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The Pennsylvania Supreme Court has said yes to canines in the courtroom under certain conditions. The justices ruled Wednesday that a trial witness may be accompanied by a “comfort dog” if the animal will help coax reliable, complete and truthful testimony. The precedent-setting opinion establishes a “balancing test” for Pennsylvania judges confronted with such a request. Ruling unanimously in a murder case, the Supreme Court pointed to other states that allow witnesses to testify with the help of emotional support dogs. The justices said it’s permissible, as long as steps are taken to minimize any potential prejudice to a defendant.

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Former President Donald Trump on Tuesday sued his estranged niece and The New York Times over a bombshell 2018 story about his family’s wealth and tax practices that was based on confidential documents she provided to the newspaper’s reporters. Trump’s lawsuit, filed in state court in New York, accuses Mary Trump of breaching a settlement agreement by disclosing tax records she received in a dispute over family patriarch Fred Trump’s estate. In a statement, Mary Trump said of her uncle, “I think he is a loser, and he is going to throw anything against the wall he can. It’s desperation. A Times spokesperson said the lawsuit “is an attempt to silence independent news organizations and we plan to vigorously defend against it.”

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A San Antonio doctor who said he performed an abortion in defiance of a new Texas law has been sued by two people seeking to test the legality of the state’s near-total ban on the procedure. Former attorneys in Arkansas and Illinois filed lawsuits Monday against Dr. Alan Braid, who in a weekend Washington Post opinion column became the first Texas abortion provider to publicly reveal he violated the law that took effect on Sept. 1. The law says the restriction can only be enforced through private lawsuits. Oscar Stilley of Cedarville, Arkansas, near the Oklahoma border, is a former lawyer who said he lost his law license after being convicted of tax fraud in 2010. Stilley said he is not opposed to abortion but sued to force a court review of Texas’ anti-abortion law.

The Minnesota Supreme Court’s decision to overturn the third-degree murder conviction of a former Minneapolis police officer won’t change the cases against the three former officers charged in George Floyd’s death. Thomas Lane, J. Kueng and Tou Thao are charged with aiding and abetting second-degree murder and aiding and abetting manslaughter. Legal experts say last week’s ruling makes it highly unlikely that a charge of aiding and abetting third-degree murder would be added. The court last week threw out the third-degree murder conviction of Mohamed Noor, the former Minneapolis police officer who fatally shot Justine Ruszczyk Damond in 2017. Noor remains convicted of manslaughter and will be sentenced on that count.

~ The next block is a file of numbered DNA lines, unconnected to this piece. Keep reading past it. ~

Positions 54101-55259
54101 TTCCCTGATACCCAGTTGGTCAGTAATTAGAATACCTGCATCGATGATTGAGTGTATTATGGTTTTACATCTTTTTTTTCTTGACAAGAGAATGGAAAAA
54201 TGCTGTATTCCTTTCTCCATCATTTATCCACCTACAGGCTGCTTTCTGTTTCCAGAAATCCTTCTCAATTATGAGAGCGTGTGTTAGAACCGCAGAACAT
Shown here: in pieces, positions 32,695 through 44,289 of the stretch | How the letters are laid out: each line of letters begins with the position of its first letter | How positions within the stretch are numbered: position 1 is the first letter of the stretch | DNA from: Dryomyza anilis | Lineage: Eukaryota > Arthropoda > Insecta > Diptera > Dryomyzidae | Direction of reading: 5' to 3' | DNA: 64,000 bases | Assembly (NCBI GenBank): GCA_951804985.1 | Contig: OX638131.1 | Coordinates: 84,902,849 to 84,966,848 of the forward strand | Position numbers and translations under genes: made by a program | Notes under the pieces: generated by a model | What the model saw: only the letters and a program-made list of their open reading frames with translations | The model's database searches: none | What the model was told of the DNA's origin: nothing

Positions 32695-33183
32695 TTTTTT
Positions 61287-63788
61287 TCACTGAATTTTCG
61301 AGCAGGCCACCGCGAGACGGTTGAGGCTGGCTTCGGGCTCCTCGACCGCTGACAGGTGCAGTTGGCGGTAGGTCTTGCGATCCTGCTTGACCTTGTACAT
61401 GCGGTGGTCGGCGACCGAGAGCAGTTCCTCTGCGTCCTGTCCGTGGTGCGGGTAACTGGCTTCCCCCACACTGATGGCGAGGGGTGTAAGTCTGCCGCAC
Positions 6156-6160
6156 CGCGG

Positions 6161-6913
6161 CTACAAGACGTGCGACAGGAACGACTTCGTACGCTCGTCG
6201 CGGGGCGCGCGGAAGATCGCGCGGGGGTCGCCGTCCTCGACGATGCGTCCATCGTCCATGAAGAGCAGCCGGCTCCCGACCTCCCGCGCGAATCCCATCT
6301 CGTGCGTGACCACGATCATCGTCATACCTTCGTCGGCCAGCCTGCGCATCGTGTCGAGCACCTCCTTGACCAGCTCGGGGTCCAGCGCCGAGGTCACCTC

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North Carolina judges have struck down the state’s latest photo voter identification law. Two of the three trial judges hearing a lawsuit declared on Friday that the December 2018 law is unconstitutional. The judges barred its enforcement, agreeing with minority voters that Republicans rammed through rules tainted by racial bias as a way to remain in power. The majority's decision is now headed to a state appeals court. With two other pending lawsuits, it's looking more unlikely that the current voter ID law will be enforced during the 2022 elections. A previous ID law was struck down five years ago.

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The Minnesota Supreme Court has cleared the way for Minneapolis to vote on the future of policing in the city where George Floyd was killed. The state’s highest court overturned a lower court ruling that rejected ballot language approved by the City Council. The lower court said the wording failed to adequately describe the effects of a proposed charter amendment that would replace the Minneapolis Police Department with a new Department of Public Safety that “could include” police officers “if necessary.” The Supreme Court was under pressure to rule quickly because early voting opens Friday.  

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The Minnesota Supreme Court has reversed the third-degree murder conviction of a former Minneapolis police officer who fatally shot a woman who had called 911 to report a possible rape behind her home. Mohamed Noor was convicted of third-degree murder and second-degree manslaughter in the death of Justine Ruszczyk Damond. But he appealed the murder conviction, saying the charge was meant for cases in which a defendant’s actions are not directed at a particular person. The court's ruling Wednesday could give Derek Chauvin grounds to appeal his third-degree murder conviction in George Floyd’s death, but that would have little tangible impact since Chauvin was also convicted of the more serious count of second-degree murder.

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President Joe Biden is nominating a Vermont judge who played a critical role in paving the way for the legalization of same-sex marriage to become the first openly LGBT woman to serve on any federal circuit court. The White House announced Thursday that Biden has tapped Beth Robinson, an associate justice on the Vermont Supreme Court, to serve on the U.S. Court of Appeals for the Second Circuit. In 1999, before she was appointed to the Vermont Supreme Court, Robinson helped argue the case that led to Vermont’s civil unions law, the first legal recognition in the country of same-sex relationships — a forerunner of gay marriage.